A group brings the spirit of 19th-century intellectual salons to homes throughout the Valley.
By Keridwen Cornelius
The sunset flames across Camelback Mountain just outside a gorgeous home where about 50 people are sitting to hear a talk about life, the universe and everything. But we’re not sitting still, explains the speaker, theoretical physicist Lawrence Krauss. We’re whirling at 20 miles per second around that sun, and at 130 miles per second around the galaxy. He describes how the GPS we used to drive here is accurate thanks to Einstein’s Theory of Relativity, which also tells us objects traveling at the speed of light are measured as smaller by observers. At the break, one man jokes that if he grabs a brownie from the dessert table and runs really fast, it’ll be smaller and have fewer calories.
This is a typically enlightening evening at Spirit of the Senses. The organization has around 300 members and hosts approximately 110 salons a year in homes throughout the Valley, plus cultural tours to New York. September’s salons feature topics such as “The Microbiome’s Effect on Psychology,” “Women of the Ancient World,” and a performance of guitar and violin. Recent speakers include Phoenix Mayor Greg Stanton, a Jane Austen scholar, an adventure traveler, and several artists, scientists and political experts. At this year’s New York City and Princeton trip, members met with (among others) two Nobel Prize winners: Thinking, Fast and Slow author Daniel Kahneman and neuroscientist Eric Kandel.
The diversity grows out of the insatiable curiosity of directors Thomas Houlon and Patty Barnes. “Growing up in Phoenix, I knew a lot of interesting people who didn’t know each other, and a lot of interesting places most people didn’t know,” says Houlon, who launched Spirit of the Senses in 1983. “I wanted to create a social situation where people could have meaningful conversations, and it would be fun… A lot of people are curious about things, but they don’t have access to people or [the opportunity to] sit down with somebody and ask questions.”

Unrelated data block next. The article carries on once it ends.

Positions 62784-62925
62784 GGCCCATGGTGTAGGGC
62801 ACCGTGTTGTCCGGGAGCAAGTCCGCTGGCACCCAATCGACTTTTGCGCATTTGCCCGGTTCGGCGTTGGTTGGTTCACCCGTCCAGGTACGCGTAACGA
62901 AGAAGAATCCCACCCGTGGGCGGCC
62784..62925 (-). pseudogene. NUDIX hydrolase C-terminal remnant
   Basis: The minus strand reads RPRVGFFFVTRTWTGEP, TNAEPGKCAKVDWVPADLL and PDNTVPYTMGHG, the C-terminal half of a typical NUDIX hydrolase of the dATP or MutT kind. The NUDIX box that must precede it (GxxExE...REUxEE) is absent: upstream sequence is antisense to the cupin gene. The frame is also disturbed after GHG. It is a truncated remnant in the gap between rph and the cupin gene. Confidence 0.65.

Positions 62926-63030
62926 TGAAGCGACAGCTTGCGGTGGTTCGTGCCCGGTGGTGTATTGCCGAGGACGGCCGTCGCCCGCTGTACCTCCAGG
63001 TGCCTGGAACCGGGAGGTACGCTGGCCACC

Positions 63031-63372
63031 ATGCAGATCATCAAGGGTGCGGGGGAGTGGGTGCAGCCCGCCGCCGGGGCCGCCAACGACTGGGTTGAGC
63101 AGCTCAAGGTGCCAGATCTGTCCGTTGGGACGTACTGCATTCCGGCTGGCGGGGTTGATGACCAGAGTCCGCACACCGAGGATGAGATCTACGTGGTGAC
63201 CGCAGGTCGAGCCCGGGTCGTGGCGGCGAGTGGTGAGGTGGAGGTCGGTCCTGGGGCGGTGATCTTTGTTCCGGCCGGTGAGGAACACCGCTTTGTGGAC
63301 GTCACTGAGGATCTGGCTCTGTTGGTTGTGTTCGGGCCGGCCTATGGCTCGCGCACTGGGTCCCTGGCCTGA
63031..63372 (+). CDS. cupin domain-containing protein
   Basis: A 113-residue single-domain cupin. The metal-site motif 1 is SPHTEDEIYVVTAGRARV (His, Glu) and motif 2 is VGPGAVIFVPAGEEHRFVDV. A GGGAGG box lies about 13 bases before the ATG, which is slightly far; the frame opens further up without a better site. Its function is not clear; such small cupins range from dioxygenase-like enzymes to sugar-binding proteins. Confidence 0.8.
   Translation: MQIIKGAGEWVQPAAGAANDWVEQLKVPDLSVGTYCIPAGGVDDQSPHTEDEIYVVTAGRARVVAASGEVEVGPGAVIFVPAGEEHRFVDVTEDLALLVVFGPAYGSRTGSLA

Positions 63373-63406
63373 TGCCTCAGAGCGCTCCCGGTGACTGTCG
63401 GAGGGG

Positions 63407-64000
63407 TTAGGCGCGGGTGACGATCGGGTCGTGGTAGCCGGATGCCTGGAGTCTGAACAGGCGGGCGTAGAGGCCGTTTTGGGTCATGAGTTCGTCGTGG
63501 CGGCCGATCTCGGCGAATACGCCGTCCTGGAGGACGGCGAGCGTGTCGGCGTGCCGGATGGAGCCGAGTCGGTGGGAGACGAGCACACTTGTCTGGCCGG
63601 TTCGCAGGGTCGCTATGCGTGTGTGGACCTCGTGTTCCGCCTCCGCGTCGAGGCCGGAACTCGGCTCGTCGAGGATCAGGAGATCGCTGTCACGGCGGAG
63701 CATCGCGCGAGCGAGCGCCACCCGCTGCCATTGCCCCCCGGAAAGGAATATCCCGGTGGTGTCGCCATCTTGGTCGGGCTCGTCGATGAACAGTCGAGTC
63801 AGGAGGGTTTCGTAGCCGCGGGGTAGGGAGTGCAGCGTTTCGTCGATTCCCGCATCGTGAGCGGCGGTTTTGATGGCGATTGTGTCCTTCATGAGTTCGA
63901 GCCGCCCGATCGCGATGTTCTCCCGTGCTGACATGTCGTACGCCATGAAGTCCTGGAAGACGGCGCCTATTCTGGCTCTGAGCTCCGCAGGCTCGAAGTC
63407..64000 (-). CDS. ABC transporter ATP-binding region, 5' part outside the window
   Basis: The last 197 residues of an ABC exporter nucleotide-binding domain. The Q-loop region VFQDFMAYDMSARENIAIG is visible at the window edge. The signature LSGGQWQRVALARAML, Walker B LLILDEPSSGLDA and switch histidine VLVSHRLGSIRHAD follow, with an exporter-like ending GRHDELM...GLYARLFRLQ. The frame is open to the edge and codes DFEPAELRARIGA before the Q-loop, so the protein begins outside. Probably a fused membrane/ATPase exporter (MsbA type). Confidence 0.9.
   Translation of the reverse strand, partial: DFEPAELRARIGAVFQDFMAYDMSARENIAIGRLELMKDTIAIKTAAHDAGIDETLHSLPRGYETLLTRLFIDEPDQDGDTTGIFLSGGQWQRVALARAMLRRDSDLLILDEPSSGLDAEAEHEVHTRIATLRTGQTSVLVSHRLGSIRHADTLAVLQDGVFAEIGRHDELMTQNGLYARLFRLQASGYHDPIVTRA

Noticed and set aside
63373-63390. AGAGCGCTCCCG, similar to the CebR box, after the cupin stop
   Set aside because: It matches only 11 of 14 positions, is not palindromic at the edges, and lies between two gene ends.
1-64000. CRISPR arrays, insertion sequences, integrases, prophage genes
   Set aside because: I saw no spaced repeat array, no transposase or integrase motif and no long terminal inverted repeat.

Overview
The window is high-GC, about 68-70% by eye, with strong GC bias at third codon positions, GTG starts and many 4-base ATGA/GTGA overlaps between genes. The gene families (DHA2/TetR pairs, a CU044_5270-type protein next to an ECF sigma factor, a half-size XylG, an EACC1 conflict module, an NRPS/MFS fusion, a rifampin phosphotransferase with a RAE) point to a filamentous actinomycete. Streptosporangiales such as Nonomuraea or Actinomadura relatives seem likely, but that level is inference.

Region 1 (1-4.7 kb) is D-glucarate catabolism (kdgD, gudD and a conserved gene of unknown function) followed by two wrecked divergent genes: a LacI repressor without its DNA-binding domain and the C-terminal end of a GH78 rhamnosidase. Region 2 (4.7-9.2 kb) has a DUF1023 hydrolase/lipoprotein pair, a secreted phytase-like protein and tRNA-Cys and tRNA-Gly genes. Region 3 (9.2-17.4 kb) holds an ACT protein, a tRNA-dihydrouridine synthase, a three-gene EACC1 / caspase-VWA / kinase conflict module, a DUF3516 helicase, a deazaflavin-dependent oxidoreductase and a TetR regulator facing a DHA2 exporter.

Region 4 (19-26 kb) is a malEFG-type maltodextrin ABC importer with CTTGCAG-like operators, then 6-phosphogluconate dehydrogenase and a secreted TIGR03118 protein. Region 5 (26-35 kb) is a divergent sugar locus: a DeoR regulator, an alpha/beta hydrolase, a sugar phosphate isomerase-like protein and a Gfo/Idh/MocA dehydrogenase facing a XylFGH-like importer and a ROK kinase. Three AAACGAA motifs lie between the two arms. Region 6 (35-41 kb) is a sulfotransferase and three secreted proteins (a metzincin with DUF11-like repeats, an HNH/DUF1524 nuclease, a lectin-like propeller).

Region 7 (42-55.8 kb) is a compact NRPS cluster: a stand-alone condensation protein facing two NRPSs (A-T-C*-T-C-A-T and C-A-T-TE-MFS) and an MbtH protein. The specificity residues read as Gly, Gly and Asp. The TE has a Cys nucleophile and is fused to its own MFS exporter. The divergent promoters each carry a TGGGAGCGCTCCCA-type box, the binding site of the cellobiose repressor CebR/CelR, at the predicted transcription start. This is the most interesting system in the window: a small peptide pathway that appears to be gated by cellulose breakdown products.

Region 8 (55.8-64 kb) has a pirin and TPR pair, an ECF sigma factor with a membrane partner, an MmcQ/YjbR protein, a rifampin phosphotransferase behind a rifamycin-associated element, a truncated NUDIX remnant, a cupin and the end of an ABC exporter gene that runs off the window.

A few years after starting the salons, Houlon met and married Barnes, and the organization took off. Their constantly evolving interests attract speakers and members from a range of perspectives. And the social interactions at the salons create an intellectual alchemy.
“There’s a hunger for this now because of the emphasis on the digital and social media,” Barnes says. “People are saying, ‘Maybe I don’t want to stay home and be at my computer all night. I need a real person to talk to…’ And now they’re saying in articles on neuroscience that you need these kind of groups, that they’re very positive. So, socially, we’re a prescription for our time.”
“There’s such breadth in the things they present; it’s such a variety of intellectual and sensory experiences,” Krauss says. “Thomas and Patty are wonderful, the people of Spirit of the Senses are wonderful. It makes Phoenix a better place to be.”
Membership costs $360 a year to attend five salons each month (that’s $6 per event). For more information, visit spiritofthesenses.com.